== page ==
Monitoring PostgreSQL with PGObserver

by Jan Mußler - 9 May 2013

A large number of PostgreSQL databases has been serving Zalando since fall of 2010, successfully fulfilling our requirements with its good performance, technical flexibility, and high availability.

Today the Zalando platform is powered by more than 25 PostgreSQL clusters, which together serve about 5 TB of data and on the lowest layer securely store everything that keeps the platform going. That includes a wide range of entities, such as customers, orders, articles, and stock data. However, some data is transformed and made available using other proven technologies that are more appropriate for our high performance e-commerce platform (e.g., Apache Solr or Memcache). Looking back at the past years and peeking into future of the Zalando platform, we are very confident in the performance and flexibility that PostgreSQL provides us.

tech_blog_1 The following is a small sample of our use cases: using stored procedures as an API layer between our Java software and the database, executing queries with plproxy across distinct shards, using partial indexes for fast queues, and using plpython to import data from non-PostgreSQL databases. This gives us great flexibility to control and maintain efficiently the underlying data structures. In addition, PostgreSQL's hot standby mode provided us with easily manageable read scalability. In the extremely rare cases of system failures, PostgreSQL has proven itself to be reliable. Moreover, when we had to switch to hot standby systems, PostgreSQL met our very strict demands in that service downtime was close to zero and there was absolutely no data loss.

techblog6 Back in 2010, Zalando started with a promising PostgreSQL 9.0 RC1, today we maintain clusters spanning from 9.0 to the most current 9.2 release. Improvements in the latest versions are highly appreciated (e.g. concurrent creates and drops of indexes, improved CTE functionallity and better statement monitoring). Unfortunately, migrating to new major versions remains problematic in many cases due to the downtime that is required for the upgrade.

techblog3 Monitoring all of our clusters and a large number of stored procedures and queries is a challenge. However, it is essential for guaranteeing continuous high performance on our shopping platform. Because we were unhappy with the tools that were available back then, we went our own way in monitoring key indicators on our PostgreSQL database servers -- tracking CPU load, database growth, and stored procedure performance metrics in particular.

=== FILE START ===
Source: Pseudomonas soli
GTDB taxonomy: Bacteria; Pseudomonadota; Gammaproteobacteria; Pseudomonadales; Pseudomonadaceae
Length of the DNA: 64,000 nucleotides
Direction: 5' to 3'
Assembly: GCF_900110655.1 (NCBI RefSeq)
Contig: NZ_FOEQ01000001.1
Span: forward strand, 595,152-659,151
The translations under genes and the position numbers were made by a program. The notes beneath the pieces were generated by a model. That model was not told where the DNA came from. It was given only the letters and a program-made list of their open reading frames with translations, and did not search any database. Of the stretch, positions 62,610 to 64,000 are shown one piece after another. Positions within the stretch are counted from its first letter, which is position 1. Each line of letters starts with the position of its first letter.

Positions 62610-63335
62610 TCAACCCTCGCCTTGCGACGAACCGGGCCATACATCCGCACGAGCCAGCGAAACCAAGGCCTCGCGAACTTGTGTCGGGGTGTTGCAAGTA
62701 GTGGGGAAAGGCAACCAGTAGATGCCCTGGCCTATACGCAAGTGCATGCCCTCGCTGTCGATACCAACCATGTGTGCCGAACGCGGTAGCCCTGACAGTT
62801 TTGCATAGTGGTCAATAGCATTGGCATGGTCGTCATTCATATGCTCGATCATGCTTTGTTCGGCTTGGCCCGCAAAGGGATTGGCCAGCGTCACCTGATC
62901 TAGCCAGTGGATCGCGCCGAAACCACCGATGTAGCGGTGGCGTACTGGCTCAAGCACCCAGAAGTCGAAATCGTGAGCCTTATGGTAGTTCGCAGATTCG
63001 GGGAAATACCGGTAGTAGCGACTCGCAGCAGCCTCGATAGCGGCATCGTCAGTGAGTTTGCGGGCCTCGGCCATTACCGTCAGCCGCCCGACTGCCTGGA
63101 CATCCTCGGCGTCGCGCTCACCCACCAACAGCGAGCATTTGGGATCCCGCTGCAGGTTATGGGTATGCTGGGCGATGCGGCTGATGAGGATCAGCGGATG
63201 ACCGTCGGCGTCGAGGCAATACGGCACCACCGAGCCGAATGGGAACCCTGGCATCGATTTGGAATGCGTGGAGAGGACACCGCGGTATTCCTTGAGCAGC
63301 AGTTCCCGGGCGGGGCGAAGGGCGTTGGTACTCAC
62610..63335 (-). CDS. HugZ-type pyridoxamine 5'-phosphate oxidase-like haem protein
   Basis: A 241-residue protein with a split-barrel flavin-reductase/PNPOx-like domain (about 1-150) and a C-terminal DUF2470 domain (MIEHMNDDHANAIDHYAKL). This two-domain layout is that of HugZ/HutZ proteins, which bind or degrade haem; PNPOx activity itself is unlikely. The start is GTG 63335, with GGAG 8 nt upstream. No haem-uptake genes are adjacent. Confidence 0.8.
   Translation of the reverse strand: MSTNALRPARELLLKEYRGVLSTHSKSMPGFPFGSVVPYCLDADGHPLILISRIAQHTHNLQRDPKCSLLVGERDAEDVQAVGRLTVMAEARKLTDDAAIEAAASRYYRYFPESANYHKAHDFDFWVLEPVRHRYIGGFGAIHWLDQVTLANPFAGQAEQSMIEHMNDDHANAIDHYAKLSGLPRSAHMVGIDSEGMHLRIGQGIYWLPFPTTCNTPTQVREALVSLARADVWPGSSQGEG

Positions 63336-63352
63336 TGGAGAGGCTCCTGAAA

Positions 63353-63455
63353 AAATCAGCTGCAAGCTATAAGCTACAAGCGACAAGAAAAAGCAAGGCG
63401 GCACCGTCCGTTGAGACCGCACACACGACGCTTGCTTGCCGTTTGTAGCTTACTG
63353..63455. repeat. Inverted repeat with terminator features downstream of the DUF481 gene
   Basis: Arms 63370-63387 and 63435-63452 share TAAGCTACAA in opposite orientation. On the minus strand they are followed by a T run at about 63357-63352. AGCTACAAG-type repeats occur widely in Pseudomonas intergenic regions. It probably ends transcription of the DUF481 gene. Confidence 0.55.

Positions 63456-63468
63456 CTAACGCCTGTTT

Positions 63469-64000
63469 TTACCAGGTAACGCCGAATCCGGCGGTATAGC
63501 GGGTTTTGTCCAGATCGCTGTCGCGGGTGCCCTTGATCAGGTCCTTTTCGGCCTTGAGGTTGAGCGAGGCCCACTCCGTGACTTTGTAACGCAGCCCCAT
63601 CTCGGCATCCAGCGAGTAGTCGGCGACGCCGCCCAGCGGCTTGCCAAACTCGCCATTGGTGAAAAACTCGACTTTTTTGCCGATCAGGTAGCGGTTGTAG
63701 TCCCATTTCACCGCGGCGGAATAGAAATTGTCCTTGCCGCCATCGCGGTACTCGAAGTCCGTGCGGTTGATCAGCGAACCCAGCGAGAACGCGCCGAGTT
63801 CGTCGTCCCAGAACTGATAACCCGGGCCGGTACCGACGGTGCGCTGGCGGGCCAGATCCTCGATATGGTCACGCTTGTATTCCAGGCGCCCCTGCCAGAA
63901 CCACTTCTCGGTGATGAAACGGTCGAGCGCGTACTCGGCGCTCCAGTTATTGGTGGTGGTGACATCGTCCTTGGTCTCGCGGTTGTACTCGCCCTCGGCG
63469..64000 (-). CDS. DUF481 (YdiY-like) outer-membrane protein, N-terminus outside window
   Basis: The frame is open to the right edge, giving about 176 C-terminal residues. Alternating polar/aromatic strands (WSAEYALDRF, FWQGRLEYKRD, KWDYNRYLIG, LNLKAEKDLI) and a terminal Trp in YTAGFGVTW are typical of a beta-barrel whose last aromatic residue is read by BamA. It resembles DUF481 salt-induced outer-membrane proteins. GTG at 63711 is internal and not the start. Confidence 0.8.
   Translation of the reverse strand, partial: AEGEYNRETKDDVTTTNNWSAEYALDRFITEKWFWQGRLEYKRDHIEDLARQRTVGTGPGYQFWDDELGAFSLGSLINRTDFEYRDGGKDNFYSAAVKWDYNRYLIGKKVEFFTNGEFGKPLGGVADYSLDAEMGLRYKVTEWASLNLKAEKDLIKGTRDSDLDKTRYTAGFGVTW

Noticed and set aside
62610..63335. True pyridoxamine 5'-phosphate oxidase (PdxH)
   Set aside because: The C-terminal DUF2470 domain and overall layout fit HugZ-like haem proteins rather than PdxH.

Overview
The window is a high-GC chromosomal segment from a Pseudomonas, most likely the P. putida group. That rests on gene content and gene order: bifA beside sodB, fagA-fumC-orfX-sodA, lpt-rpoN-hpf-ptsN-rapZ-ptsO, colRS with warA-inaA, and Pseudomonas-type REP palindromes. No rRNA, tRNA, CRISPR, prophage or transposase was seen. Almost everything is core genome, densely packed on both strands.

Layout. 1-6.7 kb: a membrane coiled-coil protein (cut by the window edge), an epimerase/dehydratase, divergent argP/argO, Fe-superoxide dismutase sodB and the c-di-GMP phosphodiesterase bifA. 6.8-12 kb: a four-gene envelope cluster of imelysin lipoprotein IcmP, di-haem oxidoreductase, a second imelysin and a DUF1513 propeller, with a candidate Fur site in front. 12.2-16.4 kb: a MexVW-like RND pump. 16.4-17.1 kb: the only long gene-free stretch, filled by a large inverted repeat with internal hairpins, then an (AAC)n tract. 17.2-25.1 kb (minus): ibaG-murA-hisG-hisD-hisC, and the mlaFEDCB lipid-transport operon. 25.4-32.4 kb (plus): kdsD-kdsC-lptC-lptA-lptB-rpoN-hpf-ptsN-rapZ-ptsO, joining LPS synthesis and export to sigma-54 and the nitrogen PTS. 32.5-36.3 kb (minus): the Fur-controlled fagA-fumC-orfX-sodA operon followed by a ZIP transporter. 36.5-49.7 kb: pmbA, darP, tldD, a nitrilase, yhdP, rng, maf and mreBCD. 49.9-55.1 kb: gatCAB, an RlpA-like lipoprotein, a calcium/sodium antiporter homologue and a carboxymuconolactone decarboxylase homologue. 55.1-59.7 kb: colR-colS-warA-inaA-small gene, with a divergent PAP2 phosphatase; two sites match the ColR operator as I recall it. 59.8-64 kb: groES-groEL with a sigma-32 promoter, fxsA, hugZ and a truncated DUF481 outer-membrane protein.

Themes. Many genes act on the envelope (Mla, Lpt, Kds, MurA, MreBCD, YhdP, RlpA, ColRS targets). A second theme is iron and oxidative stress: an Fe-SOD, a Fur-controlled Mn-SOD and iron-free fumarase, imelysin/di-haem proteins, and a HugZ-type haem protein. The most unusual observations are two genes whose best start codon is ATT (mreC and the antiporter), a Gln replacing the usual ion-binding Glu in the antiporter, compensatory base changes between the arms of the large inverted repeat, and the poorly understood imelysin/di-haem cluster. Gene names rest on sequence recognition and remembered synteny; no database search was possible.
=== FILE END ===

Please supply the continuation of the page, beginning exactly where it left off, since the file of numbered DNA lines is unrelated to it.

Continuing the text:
Therefore, we would like to introduce our tool, called "PGObserver", to you. Time and time again, it has proven to be incredibly useful to have detailed historical performance data available whenever you are trying to pinpoint bottlenecks or performance degradation. It also enables better analysis of database performance tests and future system planning and it provides developers with a more accurate picture of the importance of code they are touching.

tech_blog_2 PGObserver consists of two applications: a Java data gatherer process and a web frontend written in Python. We did not try to build a general time series database. That's because our focus at the time was -- and remains to this day -- to explicitly track the available PostgreSQL performance metrics, including some relevant system metrics. Currently, PGObserver can be configured to track the following key data on a per system per metric configurable time interval:

  • Stored procedure performance metrics (number of calls, run time, self time)
  • Table data (growth, index scans, sequential scans, […], inserts, deletes, updates)
  • Table I/O data (heap and cache hits)
  • CPU load (through a plpython stored procedure)

techblog4 Individual per system configuration enables you to limit the amount of data gathered and stored if necessary, but at the same time it also gives you the means to increase the resolution for more interesting and critical systems.

In the future, we will continue to work on PGObserver to improve its usability, to expand its feature set, and to remove a few shortcomings. But since we have already benefited a great deal from it, we believe it is time that others may do, too. So check it out on and get back to us with your feedback.

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